Mr Myers believed that what the programme had shown was "some poorly stitched together edits of Paul, who under prompting, joked about stealing the camera". He argued that the statement made by Mr Cleave confessing that he was going to steal the camera was "sarcasm that had been used out of context several times".
 Referring to the presenter's statement "but in this case one can't help but feel sorry for Lawry Hanafin...", the complainant maintained that Hanafins did nothing to follow through with Canon under the Act. He pointed out that it was only after nine weeks, when a new manager had started at the shop, that any progress was made in getting Canon to look at Mr Cleave's camera.
 With respect to the statement "back at Paul's place I discovered this is not a man to be meddled with..." Mr Myers argued that it was a "blatant lie, bizarre and untrue". He maintained that neither the presenter nor the film crew had returned to Mr Cleave's home after shooting the footage and that the statement that Mr Cleave was a "man not to be meddled with" was defamatory.
 The complainant argued that the producers had chosen to make Mr Cleave look like a criminal, had implied that he was a dangerous man who took the law into his own hands "and even suggested he could be doing jail time".
 Mr Myers considered that the presenter’s statement "Paul’s fought the fight with most retail chains..." was untrue. He pointed out that Mr Cleave had only ever filed complaints against Noel Leeming and Canon, and that his complaints had had nothing to do with faulty whiteware as stated by the presenter.
 The complainant maintained that the story was supposed to be about the Consumer Guarantees Act and Mr Cleave's 20-week struggle with Canon to try to get it to comply with the provisions of the Act. He argued that "what it was turned into was a complete fabrication and an attempt at character assassination".
 TVNZ assessed the complaint under Standards 3, 4, 5 and 6 of the Free-to-Air Television Code of Broadcasting Practice. These provide:
Standard 3 Privacy
In the preparation and presentation of programmes, broadcasters are responsible for maintaining standards consistent with the privacy of the individual.
Standard 4 Balance
In the preparation and presentation of news, current affairs and factual programmes, broadcasters are responsible for maintaining standards consistent with the principle that when controversial issues of public importance are discussed, reasonable efforts are made, or reasonable opportunities are given, to present significant points of view either in the same programme or in other programmes within the period of current interest.
Standard 5 Accuracy
News, current affairs and other factual programmes must be truthful and accurate on points of fact, and be impartial and objective at all times.
Standard 6 Fairness
In the preparation and presentation of programmes, broadcasters are required to deal justly and fairly with any person or organisation taking part or referred to.
 Responding to the privacy complaint, TVNZ argued that the interview with Mr Cleave at his home was made by arrangement. It pointed out that the complainant had signed a consent form agreeing to the use of his interview in the programme. The broadcaster maintained that "signing a consent form at the time of an interview is standard and accepted practice". It argued that Mr Cleave had freely given his informed consent and that he "obviously knew what his rights were and didn’t hesitate to enforce them in his daily life".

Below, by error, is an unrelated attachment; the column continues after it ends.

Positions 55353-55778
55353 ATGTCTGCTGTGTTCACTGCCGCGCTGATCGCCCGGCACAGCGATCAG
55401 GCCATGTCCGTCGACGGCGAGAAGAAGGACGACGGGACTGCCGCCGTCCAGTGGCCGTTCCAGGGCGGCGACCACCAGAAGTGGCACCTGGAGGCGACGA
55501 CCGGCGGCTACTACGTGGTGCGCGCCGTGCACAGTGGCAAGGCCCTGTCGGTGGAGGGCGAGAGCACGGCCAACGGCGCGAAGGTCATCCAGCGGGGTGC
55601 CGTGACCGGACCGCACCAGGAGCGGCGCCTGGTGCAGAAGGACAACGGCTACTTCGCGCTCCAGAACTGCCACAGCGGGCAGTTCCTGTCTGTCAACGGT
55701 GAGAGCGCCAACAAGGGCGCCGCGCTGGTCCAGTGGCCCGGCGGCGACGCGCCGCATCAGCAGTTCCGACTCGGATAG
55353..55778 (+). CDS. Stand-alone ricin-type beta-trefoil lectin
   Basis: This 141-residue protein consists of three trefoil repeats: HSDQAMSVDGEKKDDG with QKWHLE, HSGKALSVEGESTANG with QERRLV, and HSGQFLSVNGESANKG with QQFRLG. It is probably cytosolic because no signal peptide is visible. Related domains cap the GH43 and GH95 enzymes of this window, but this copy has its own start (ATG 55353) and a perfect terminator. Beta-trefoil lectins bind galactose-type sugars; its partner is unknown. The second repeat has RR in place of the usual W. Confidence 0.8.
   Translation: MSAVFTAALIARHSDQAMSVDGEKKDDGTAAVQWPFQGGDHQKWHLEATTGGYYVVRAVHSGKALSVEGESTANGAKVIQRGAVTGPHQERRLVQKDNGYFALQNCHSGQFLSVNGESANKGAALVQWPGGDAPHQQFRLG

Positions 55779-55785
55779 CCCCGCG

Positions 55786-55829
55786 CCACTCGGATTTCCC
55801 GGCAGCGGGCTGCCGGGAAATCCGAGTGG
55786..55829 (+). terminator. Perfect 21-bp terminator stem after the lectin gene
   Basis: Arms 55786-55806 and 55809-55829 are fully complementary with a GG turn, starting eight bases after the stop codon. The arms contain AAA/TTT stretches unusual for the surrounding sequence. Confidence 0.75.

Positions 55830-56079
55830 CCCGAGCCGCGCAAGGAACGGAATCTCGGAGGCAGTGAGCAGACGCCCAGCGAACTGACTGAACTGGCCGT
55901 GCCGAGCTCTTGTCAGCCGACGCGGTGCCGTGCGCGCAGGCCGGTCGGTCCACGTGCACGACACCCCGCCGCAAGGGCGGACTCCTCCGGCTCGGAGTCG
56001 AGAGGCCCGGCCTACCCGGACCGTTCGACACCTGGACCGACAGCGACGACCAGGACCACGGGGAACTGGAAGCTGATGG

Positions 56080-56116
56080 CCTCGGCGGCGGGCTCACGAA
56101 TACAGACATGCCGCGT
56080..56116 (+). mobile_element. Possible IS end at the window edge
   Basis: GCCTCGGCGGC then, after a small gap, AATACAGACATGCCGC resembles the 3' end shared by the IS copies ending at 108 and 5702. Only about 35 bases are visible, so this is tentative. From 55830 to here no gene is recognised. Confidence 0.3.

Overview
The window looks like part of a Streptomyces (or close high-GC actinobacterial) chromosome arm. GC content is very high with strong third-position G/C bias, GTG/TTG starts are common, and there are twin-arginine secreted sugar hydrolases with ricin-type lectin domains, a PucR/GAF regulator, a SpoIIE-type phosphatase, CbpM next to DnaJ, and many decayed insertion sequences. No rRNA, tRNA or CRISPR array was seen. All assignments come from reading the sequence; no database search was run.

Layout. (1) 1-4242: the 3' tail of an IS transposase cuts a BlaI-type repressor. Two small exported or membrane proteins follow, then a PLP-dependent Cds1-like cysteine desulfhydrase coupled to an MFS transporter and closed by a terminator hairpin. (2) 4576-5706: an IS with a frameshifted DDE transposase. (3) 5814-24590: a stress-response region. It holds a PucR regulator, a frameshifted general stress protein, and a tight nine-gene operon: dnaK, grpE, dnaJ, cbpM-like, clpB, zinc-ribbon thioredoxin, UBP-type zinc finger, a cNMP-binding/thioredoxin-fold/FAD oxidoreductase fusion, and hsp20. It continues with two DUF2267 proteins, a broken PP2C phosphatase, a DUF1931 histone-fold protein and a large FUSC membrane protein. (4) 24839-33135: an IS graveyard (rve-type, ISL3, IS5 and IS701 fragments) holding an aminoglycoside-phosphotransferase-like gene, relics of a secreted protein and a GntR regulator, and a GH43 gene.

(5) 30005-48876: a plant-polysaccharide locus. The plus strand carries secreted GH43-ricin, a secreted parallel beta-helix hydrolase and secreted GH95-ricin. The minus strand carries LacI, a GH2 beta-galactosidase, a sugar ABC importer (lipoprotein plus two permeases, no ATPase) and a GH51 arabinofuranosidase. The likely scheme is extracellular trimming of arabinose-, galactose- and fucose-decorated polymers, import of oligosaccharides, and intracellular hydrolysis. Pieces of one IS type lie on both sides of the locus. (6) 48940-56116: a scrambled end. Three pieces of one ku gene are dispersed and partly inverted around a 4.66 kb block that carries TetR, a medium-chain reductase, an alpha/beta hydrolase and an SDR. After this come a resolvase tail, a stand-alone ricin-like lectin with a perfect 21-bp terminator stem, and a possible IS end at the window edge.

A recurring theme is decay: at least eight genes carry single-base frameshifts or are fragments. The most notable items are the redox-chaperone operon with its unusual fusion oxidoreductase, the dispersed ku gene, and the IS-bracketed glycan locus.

The broadcaster considered that by Mr Cleave allowing himself to be filmed while saying that he was stealing/keeping the loan camera – not once but three separate times – he had given consent for the footage to be used. TVNZ stated that the consent form signed by the complainant "did not limit the production company's use of the footage filmed to a particular scenario". It declined to uphold a breach of Standard 3.
 In respect of the balance standard, TVNZ stated that the Nailed, Sorted, Exposed team had interviewed Mr Cleave at his home, visited a Noel Leeming retail outlet and later took him to Hanafins. It pointed out that Mr Cleave had been filmed at Noel Leeming arguing with staff about extended warranties offered by the company and that eventually the film crew were asked to leave the store. The producers then contacted Noel Leeming's CEO, who said he could not assist with discussions as Mr Cleave was not a customer. TVNZ maintained that it then became apparent to the producers that Mr Cleave had never purchased any items covered by extended warranties from Noel Leeming and "the footage was not used in the programme "for obvious reasons".
 The broadcaster stated that after visiting Noel Leeming, Mr Cleave and the programme's makers then went to Hanafins. It maintained that while in the store Mr Cleave "decided that he had waited long enough for his camera to be fixed by Canon and he informed sales staff that he was keeping the loan camera". TVNZ argued that Mr Cleave had repeated the statements when interviewed at his home, including:
I feel a little guilty that I have essentially had to steal this camera umm…and I am a little ticked off that if this camera breaks down I can’t take it back, because if I do they'll say, hey look this isn’t even your camera.